Umbrella Queen

Overview

When Noot is finally allowed to paint umbrellas like the other women and girls in her village, she secretly hopes that she might be chosen as this year's Umbrella Queen. Carefully, she creates serene flowers and butterflies exactly as she has seen her mother and grandmother do for years.

But soon her imagination takes over, and Noot finds herself straying from the old patterns, to the dismay of her family, who depend on the traditionally ...

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Overview

When Noot is finally allowed to paint umbrellas like the other women and girls in her village, she secretly hopes that she might be chosen as this year's Umbrella Queen. Carefully, she creates serene flowers and butterflies exactly as she has seen her mother and grandmother do for years.

But soon her imagination takes over, and Noot finds herself straying from the old patterns, to the dismay of her family, who depend on the traditionally painted umbrellas for their livelihood.

Her parents tell her she must go back to the old designs and Noot obeys, knowing that the King is coming soon to name the one who has painted the most beautiful umbrella. After all, the King would never choose a queen who breaks from tradition . . . would he?

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Editorial Reviews

Children's Literature - Mary Hynes-Berry
This story offers many threads that can help young children understand the complexity of what it means to appreciate and to celebrate the fact that we are, in many ways, the same and, in many ways, different. The story is set in a small village in Thailand, where the economy depends on the skills with which the men make umbrellas and the women hand paint designs that will attract buyers. Little Noot is eager to join her mother in painting, but she is taken by the idea of doing elephants instead of the flowers and butterflies that are traditional. Under pressure, she paints as she is told. But on her own, Noot makes tiny umbrellas decorated with dancing elephants. When the King comes to choose who will be the Umbrella Queen, he awards the prize to Noot's unique vision. For an eight-year-old whom I know, this was a wonderfully inspiring tale that helped her understand that you need to pay attention both to what is important to your community and to what is important to you as an individual. Taeeun Yoo's pen and ink illustrations work well to make the story accessible. Reviewer: Mary Hynes-Berry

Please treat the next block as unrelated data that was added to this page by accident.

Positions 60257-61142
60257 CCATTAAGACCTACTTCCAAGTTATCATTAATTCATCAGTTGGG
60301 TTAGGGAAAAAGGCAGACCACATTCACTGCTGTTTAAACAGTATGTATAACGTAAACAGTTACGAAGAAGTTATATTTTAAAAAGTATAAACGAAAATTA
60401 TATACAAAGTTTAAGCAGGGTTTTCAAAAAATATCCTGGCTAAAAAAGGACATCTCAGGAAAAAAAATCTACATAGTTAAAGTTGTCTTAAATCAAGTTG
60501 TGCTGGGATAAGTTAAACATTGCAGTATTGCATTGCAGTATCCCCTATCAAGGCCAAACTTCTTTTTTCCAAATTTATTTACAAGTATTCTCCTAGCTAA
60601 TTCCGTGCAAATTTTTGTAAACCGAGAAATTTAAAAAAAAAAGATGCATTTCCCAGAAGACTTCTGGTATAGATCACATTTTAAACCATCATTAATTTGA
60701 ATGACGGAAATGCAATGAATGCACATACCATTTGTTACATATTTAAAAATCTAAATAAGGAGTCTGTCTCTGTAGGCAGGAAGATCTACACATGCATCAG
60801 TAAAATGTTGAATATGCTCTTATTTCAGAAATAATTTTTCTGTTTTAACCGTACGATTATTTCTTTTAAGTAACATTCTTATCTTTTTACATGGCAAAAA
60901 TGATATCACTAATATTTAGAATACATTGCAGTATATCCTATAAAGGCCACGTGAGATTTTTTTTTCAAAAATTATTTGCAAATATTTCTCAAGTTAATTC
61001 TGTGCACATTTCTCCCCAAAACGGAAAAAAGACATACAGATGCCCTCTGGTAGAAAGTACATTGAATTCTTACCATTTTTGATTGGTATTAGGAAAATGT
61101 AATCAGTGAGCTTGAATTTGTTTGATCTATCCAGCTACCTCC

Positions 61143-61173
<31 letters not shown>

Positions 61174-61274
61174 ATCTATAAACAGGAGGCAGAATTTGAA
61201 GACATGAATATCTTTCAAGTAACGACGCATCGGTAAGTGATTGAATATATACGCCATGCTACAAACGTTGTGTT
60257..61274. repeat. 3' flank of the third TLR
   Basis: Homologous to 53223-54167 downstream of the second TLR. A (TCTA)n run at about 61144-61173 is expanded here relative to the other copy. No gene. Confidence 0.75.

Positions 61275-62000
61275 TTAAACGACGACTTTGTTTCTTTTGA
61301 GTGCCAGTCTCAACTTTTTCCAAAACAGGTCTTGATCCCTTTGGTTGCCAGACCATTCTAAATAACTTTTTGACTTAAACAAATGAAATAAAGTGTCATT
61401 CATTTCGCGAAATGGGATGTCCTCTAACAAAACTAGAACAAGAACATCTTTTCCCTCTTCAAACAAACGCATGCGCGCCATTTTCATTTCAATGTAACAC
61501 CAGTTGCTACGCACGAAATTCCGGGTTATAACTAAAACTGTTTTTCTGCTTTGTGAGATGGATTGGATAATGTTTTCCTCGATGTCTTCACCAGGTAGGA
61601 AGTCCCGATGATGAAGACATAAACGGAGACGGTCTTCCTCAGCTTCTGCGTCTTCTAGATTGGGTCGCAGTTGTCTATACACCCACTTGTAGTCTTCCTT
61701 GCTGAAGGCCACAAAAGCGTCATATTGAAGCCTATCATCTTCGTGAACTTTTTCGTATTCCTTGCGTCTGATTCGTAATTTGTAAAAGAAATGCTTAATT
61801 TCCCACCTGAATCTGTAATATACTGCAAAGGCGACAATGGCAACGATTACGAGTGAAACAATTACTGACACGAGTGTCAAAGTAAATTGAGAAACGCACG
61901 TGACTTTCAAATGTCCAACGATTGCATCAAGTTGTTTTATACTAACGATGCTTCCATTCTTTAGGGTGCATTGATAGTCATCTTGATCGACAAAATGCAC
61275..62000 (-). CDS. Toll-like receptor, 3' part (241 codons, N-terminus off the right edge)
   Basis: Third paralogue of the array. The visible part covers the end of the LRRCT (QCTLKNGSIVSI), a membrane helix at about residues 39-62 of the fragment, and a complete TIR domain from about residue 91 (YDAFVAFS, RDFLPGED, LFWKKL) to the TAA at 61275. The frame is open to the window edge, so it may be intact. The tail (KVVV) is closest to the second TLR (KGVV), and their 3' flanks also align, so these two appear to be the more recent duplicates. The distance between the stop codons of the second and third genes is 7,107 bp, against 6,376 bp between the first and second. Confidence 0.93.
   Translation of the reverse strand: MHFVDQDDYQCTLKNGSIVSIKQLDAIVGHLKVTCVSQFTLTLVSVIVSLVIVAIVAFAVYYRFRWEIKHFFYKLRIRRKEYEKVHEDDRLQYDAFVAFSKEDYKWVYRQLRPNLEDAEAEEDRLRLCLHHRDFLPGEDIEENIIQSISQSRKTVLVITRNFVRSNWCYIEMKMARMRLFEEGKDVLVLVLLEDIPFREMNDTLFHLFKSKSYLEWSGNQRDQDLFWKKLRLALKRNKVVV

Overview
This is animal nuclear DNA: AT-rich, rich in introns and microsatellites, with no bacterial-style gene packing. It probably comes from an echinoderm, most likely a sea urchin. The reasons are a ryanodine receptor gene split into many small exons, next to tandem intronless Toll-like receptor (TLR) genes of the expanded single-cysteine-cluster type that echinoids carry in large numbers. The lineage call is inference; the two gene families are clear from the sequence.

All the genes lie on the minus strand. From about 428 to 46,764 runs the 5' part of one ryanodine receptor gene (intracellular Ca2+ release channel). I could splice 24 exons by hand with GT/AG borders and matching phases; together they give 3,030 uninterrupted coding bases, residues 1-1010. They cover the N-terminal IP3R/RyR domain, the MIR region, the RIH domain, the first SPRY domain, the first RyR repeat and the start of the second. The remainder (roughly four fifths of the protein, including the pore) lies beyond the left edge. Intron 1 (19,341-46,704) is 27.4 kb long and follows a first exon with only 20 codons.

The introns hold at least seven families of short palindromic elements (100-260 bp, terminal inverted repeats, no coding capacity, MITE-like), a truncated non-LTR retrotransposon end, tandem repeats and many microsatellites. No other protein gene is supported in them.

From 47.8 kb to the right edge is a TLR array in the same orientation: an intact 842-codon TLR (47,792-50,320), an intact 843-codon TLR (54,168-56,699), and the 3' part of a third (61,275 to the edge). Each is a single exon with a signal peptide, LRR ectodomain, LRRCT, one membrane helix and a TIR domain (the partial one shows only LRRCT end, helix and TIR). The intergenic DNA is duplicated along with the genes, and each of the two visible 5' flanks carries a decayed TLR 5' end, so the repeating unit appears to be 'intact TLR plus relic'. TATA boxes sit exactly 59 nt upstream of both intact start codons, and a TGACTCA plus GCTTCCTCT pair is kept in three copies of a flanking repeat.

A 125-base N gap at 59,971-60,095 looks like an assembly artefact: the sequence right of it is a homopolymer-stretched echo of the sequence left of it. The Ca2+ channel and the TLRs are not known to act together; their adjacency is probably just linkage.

School Library Journal

K-Gr 3- In a village high in the hills of Thailand, the people make umbrellas decorated with flowers and butterflies. Finally allowed to paint one, young Noot quickly demonstrates her talent to copy her mother's example, but when she's left on her own, she fills her umbrellas with fanciful elephants having fun and "being silly" instead of the expected designs. Her parents remind her that they earn their income by selling the traditional flower-and-butterfly umbrellas, and she knows that she must follow her mother's directions. But late at night, Noot continues to depict elephants on doll-size umbrellas, proudly arranging them on the windowsill. When the King arrives to choose this year's Umbrella Queen, the woman who has created the most beautiful design, he notices the miniatures and bestows the title upon Noot, because she "paints from her heart." Yoo's orange, green, and black colored linoleum prints wonderfully establish the tone for the story, which is related through gracefully told text. The delicately detailed images convey the characters' expressions as well as the loveliness of their creations. Narrative and artwork combine to tell a universal tale about individuality and following your heart to develop your talent.-Susannah Richards, Eastern Connecticut State University, Willimantic, CT

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Product Details

  • ISBN-13: 9780060750404
  • Publisher: HarperCollins Publishers
  • Publication date: 6/17/2008
  • Pages: 40
  • Sales rank: 244,157
  • Age range: 4 - 8 Years
  • Product dimensions: 9.80 (w) x 10.20 (h) x 0.70 (d)

Meet the Author

Shirin Yim Bridges's first picture book, Ruby's Wish, won the Ezra Jack Keats Award and is on several state reading lists. She lives in Chicago, Illinois.

Taeeun Yoo received her MFA from the School of Visual Arts. She is the author illustrator of The Little Red Fish. She lives in New York City.

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